Young and Restless
The passion of Landon Van Soest ’04 is to make films exploring social and environmental justice around the globe.
The adventures Landon Van Soest ’04 and Jeremy Levine ’06 had in the making of Walking the Line (2005) were just about as wild as the movie itself—something most documentary makers can identify with.
The film tells the story of Arizona vigilantes patrolling the chaotic U.S.–Mexico border to protect their private property—but in their minds, America—from illegal Mexican immigrants, often at gunpoint, while humanitarian organizations and individuals try to prevent migrant deaths and find themselves on the wrong side of the law for doing so. In 2004 the duo spent two months cutting back and forth across southern Arizona and northern Mexico, putting some 3,000 miles on a rental car. Says Van Soest, they “met a long list of eccentric characters, went on overnight armed patrols in the freezing desert, sang karaoke with one of the vigilante characters. We slept on the floors of anyone who would put us up for the night, in the car during thunderstorms, and in a community college dorm.”
The idea for the film, Van Soest says, “besides being an absurd concept, struck at the heart of a crucial social issue. It seemed like we could use the novelty of the vigilantes to open up discussion on something vitally important to our country and the world”—immigration and immigrants’ rights versus the rights of current U.S. citizens, workers, and landowners.
It worked. The film—which grew out of IC associate professor Ben Crane’s Documentary Research class and emerged after literally “hundreds of ideas”—has screened nationwide at a dozen festivals and universities and won awards here and in Europe, from the Human Rights and Human Dignity Award at a festival in Austria and Germany to best student film honors at the Boston International Film and Video Festival.
Social and environmental justice issues have always been Van Soest’s “primary interest,” says the recent cinema and photography graduate. “Filmmaking,” he says, “is just an excuse for me to explore them.”
In high school he was riveted by an Imax film about climbing Mount Everest; as a Colorado native, he says he has “a soft spot for the mountains.” He says he “figured whoever made the film wasn’t sitting in some office—he was out on Mount Everest and probably had 50 other incredible experiences. It [seemed] like the best job in the world.” At that point he was already generating dozens of films, shot on a hand-held home video camera, on the subculture of skateboarders, but he was anxious to do more—particularly if it concerned traveling to far-flung locales.
At IC Van Soest snatched up opportunities to study overseas. He did a Semester at Sea and spent another semester at Kenya’s School for International Exchange, which he calls “easily the most enriching educational experiences of my life.”
In Kenya as a senior Van Soest heard about how the introduction of Nile perch into Lake Victoria by British colonialists, in an attempt to jump-start the local economy, destroyed some 300 other fish species and left most locals impoverished and hungry. Van Soest spent four months researching the topic. “Much like the [Arizona] vigilantes,” he says, “the fish provided an attention-grabbing entry point to explore a wide range of pressing social issues—neocolonialism, development, AIDS, food security, environmental sustainability, and resource management.”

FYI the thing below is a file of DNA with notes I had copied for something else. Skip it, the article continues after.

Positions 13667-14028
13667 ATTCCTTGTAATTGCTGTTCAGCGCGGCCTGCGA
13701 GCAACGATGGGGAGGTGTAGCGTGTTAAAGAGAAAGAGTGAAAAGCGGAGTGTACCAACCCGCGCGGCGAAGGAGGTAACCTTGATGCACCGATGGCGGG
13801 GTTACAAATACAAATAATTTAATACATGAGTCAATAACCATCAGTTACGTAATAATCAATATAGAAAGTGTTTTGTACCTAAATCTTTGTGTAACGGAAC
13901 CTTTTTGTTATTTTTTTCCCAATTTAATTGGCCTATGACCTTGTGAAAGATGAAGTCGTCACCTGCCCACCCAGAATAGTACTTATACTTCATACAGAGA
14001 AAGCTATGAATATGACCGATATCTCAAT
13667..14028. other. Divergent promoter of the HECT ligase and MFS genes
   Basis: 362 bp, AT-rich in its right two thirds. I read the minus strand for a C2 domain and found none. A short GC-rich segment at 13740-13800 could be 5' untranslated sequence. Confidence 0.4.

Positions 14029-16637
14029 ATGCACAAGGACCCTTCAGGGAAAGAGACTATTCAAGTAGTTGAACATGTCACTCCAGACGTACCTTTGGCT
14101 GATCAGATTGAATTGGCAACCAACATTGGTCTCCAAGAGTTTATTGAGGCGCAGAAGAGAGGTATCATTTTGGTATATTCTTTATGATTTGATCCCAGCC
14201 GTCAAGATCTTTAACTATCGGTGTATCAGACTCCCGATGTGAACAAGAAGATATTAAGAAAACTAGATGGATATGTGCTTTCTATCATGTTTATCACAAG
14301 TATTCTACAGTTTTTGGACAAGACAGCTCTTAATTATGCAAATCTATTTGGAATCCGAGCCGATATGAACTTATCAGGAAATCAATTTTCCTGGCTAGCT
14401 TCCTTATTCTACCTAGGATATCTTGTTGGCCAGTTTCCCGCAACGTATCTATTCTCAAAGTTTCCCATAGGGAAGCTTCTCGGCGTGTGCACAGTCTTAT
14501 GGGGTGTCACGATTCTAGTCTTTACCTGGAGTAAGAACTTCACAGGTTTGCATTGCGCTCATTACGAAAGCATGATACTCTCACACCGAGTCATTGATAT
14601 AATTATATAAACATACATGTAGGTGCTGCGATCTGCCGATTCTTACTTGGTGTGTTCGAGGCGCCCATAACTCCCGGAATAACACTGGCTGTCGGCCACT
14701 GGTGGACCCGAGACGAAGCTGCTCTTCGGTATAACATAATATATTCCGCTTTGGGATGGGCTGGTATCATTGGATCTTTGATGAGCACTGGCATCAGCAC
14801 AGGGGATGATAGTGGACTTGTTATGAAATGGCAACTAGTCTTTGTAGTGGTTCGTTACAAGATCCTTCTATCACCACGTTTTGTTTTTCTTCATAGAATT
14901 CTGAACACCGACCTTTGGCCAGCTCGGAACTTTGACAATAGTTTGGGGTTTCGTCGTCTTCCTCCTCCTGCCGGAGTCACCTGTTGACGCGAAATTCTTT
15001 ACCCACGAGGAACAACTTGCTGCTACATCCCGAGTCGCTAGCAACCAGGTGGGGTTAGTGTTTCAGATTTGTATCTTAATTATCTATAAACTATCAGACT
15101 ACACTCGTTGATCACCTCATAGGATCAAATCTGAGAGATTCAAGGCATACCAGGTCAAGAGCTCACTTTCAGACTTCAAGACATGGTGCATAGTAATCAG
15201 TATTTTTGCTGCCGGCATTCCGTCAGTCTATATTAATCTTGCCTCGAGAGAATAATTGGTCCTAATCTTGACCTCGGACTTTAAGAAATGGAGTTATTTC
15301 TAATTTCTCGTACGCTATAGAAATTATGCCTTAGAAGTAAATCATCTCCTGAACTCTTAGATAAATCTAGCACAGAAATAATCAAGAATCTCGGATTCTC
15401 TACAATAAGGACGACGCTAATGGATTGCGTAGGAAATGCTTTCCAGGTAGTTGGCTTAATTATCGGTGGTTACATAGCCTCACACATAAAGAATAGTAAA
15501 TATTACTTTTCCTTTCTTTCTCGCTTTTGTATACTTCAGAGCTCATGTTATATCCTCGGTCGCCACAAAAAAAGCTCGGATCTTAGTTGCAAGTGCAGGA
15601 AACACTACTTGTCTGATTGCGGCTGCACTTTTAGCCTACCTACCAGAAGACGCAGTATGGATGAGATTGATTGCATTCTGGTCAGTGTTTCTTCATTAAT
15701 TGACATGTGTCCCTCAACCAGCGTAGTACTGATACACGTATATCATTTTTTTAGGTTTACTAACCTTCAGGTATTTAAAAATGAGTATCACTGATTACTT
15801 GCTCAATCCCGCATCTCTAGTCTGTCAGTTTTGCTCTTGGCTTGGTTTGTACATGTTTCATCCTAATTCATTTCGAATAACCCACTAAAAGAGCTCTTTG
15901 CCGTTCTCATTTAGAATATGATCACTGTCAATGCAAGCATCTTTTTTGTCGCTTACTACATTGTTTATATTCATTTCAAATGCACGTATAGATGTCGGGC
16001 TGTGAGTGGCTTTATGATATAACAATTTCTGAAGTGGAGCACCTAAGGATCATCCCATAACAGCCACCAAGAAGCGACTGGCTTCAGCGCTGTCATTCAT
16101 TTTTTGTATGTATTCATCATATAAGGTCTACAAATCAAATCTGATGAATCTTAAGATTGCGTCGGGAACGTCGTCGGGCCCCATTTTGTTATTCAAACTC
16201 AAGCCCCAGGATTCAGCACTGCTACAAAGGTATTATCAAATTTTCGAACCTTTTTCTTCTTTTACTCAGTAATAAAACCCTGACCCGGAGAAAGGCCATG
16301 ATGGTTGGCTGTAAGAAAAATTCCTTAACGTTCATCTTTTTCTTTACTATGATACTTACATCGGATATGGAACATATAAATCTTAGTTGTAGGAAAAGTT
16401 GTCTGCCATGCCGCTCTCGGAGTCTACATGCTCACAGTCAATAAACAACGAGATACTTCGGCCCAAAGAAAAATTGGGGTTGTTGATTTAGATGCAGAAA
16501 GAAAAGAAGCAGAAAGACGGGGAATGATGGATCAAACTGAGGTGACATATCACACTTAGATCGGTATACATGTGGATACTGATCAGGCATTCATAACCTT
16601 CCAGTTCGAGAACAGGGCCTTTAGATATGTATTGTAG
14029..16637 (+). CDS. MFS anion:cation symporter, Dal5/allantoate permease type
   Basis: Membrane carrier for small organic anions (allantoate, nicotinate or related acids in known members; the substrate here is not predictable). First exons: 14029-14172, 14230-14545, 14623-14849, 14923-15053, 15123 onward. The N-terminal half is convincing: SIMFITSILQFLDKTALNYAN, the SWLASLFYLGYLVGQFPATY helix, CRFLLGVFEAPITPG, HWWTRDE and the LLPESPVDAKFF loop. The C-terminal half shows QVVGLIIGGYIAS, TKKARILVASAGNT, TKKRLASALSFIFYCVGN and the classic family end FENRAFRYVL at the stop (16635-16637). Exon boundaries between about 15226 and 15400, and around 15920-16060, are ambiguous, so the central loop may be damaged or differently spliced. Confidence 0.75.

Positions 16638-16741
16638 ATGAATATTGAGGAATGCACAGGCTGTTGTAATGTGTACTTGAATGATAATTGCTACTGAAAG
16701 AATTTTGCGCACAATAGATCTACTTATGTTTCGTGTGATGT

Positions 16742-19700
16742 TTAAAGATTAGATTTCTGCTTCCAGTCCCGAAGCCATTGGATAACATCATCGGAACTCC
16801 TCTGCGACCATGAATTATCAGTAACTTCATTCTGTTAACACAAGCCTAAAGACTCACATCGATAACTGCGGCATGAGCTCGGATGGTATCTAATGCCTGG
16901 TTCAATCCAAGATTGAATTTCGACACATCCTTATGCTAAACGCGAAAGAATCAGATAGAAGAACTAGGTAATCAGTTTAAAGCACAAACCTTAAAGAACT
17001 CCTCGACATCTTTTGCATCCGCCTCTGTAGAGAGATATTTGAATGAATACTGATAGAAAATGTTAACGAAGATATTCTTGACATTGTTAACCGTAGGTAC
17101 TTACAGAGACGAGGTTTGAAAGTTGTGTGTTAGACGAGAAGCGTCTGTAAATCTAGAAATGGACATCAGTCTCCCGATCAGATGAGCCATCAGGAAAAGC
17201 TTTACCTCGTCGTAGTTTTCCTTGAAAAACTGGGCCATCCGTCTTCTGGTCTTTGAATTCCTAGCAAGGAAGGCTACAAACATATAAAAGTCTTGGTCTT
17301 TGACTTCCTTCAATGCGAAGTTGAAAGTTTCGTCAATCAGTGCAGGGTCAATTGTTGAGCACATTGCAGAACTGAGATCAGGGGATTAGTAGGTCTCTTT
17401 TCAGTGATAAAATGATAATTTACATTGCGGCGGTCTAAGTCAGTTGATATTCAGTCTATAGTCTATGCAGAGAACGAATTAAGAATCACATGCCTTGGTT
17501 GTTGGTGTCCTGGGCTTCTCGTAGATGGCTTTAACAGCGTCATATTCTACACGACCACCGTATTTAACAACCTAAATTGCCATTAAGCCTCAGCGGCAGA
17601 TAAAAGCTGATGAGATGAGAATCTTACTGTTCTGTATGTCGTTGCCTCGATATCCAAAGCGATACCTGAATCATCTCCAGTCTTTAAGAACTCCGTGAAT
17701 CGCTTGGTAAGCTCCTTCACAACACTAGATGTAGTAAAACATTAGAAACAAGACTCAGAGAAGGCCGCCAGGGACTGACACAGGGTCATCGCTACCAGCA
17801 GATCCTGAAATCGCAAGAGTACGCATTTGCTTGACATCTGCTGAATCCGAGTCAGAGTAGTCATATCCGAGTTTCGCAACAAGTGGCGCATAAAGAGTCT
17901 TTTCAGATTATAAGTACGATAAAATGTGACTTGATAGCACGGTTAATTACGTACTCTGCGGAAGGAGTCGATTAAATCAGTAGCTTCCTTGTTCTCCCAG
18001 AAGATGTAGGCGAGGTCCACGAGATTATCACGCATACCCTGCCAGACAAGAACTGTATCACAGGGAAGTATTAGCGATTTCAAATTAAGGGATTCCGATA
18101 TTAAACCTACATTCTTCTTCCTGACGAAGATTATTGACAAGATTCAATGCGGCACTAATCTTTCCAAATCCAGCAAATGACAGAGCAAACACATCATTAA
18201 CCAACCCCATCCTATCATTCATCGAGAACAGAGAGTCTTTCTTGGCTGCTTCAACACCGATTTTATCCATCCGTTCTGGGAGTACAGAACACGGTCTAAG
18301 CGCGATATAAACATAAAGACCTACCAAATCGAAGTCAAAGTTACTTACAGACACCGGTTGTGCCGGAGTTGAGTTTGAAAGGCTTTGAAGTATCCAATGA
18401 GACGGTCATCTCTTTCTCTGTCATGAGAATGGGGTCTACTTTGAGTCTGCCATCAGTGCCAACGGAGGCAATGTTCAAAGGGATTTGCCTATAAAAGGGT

He returned to Ithaca to graduate, then moved to Brooklyn and worked briefly for the Sundance Channel while raising money for his planned Nile perch doc. He applied for and received a Fulbright scholarship to further research and shoot the story. Then the reality of competition in the world of filmmaking hit him between the eyes. “Unexpected things? Trials and tribulations? Two words: Darwin’s Nightmare,” explains Van Soest. That’s the name of the film on the same perch that came out soon before he returned to Kenya; it was screened at top festivals and even landed a theatrical distribution deal in the United States and Europe—a rarity for any documentary. When Van Soest mentioned his new film idea to others, people gasped or laughed and asked why he was remaking Darwin’s Nightmare. That film, he says, became his nightmare. When he went to see it, he saw his own months of work playing out on the screen: “I felt,” he says, “like I had the carpet pulled out from under me.”
But after six weeks of preparation and shooting this past fall in Kenya, Van Soest says the competition turned out to have been for the best. As he dug deeper he learned that unlike what he calls the perch’s “pessimistic” depiction in Darwin’s Nightmare, the fish has actually led to a financial boon for many. “In fact,” he says, “most people still see the Nile perch as a godsend in an otherwise completely impoverished area.”
Van Soest has also came up with a handful of stories on related themes concerning the lack of resource management in Africa, which he may either weave into the perch story or feature in a separate film. His film, or films, from Kenya, he says, will reflect his newfound conclusion: “It’s popular in the West to blame ourselves for the ills of Africa, but the West is a symptom, not a cause” of those ills.
Van Soest will stay in Kenya through midyear. Levine, his partner on Walking the Line, has been informally helping him on the Kenya project (Levine plans to work on documentaries after graduation). Next year Van Soest plans to drive from Alaska to the tip of Argentina on the Pan-American Highway with three friends “in a sort of collective social and artistic adventure”—which, one can bet, will result in at least one new Landon Van Soest film.